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In a ring, sets of left and right annihilators are one-sided ideals


Solution to Abstract Algebra by Dummit & Foote 3rd edition Chapter 7.3 Exercise 7.3.22

Solution: We begin with a definition and some lemmas.

Definition: Let $R$ be a ring, $A \subseteq R$ a subset, and $x \in R$. Then $xA = \{ xa \ |\ a \in A \}$ and $Ax = \{ ax \ |\ a \in A \}$.

Lemma: Let $R$ be a ring, $A \subseteq R$ a subset, and $x,y \in R$. Then $(x+y)A \subseteq xA + yA$ and $A(x+y) \subseteq Ax + Ay$. If $A \subseteq B$, then $xA \subseteq xB$ and $Ax \subseteq Bx$.

Proof: Let $(x+y)a \in (x+y)A$. Now $(x+y)a = xa + ya \in xA + yA$. The other statement is similar. If $xa \in xA$, then $a \in B$. Thus $xa \in xB$. The other statement is similar. $\square$

Now to the main result.

(1) First, we show that $\mathsf{RAnn}_R(a)$ is a right ideal of $R$. To that end, let $x,y \in \mathsf{RAnn}_R(a)$. Note that $a0 = 0$, so that $0 \in \mathsf{RAnn}_R(a)$. Moreover, $$a(x-y) = ax - ay = 0 - 0 = 0,$$ so that $x-y \in \mathsf{RAnn}_R(a)$. Now $a(xy) = (ax)y = 0y = 0$, so that $xy \in \mathsf{RAnn}_R(a)$. Finally, if $r \in R$, then $a(xr) = axr = 0r = 0$, so that $xr \in \mathsf{RAnn}_R(a)$. Thus $\mathsf{RAnn}_R(a)$ is a right ideal of $R$.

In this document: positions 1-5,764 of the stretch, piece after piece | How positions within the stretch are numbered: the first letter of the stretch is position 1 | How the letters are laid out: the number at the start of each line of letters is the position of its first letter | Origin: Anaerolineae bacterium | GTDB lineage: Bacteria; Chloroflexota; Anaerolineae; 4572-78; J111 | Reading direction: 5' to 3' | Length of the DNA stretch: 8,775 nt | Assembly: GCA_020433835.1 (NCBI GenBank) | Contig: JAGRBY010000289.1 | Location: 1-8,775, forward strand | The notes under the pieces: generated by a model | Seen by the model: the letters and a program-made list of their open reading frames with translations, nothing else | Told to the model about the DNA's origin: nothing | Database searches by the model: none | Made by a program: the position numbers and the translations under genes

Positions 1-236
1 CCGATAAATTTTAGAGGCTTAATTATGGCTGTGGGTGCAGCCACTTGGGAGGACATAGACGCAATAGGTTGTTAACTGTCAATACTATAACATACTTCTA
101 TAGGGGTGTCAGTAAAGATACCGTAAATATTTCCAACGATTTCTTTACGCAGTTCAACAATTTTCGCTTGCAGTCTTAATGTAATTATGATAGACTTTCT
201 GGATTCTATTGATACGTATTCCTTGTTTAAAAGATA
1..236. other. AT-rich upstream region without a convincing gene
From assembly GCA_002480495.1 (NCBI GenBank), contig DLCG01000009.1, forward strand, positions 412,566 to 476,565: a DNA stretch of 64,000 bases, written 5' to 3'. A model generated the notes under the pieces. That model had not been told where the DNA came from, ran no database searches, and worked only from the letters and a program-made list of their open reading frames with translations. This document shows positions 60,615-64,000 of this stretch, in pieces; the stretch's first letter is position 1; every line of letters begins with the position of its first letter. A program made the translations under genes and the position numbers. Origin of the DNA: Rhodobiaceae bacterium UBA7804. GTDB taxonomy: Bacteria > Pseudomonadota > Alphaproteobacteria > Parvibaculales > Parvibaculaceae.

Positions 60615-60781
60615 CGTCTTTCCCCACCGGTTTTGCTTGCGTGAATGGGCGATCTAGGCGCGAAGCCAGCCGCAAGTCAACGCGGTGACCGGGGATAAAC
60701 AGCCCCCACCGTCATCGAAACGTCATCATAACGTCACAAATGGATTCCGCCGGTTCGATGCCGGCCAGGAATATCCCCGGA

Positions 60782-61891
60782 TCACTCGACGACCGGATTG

The proof that $\mathsf{LAnn}_R(a)$ is a left ideal of $R$ is analogous.

Now let $L \subseteq R$ be a left ideal, let $x,y \in \mathsf{RAnn}_R(L)$, and let $r \in R$. Since $L0 = 0$, $\mathsf{RAnn}_R(L)$ is nonempty. Now $$L(x-y) \subseteq Lx - Ly = 0 - 0 = 0,$$ so that $L(x-y) = 0$, and $x-y \in \mathsf{RAnn}_R(a)$. Now $$L(rx) = (Lr)x \subseteq Lx = 0$$ and $$L(xr) = (Lx)r = 0r = 0,$$ so that $rx, xr \in \mathsf{RAnn}_R(L)$. Thus $\mathsf{RAnn}_R(L)$ is a two-sided ideal of $R$.


Linearity

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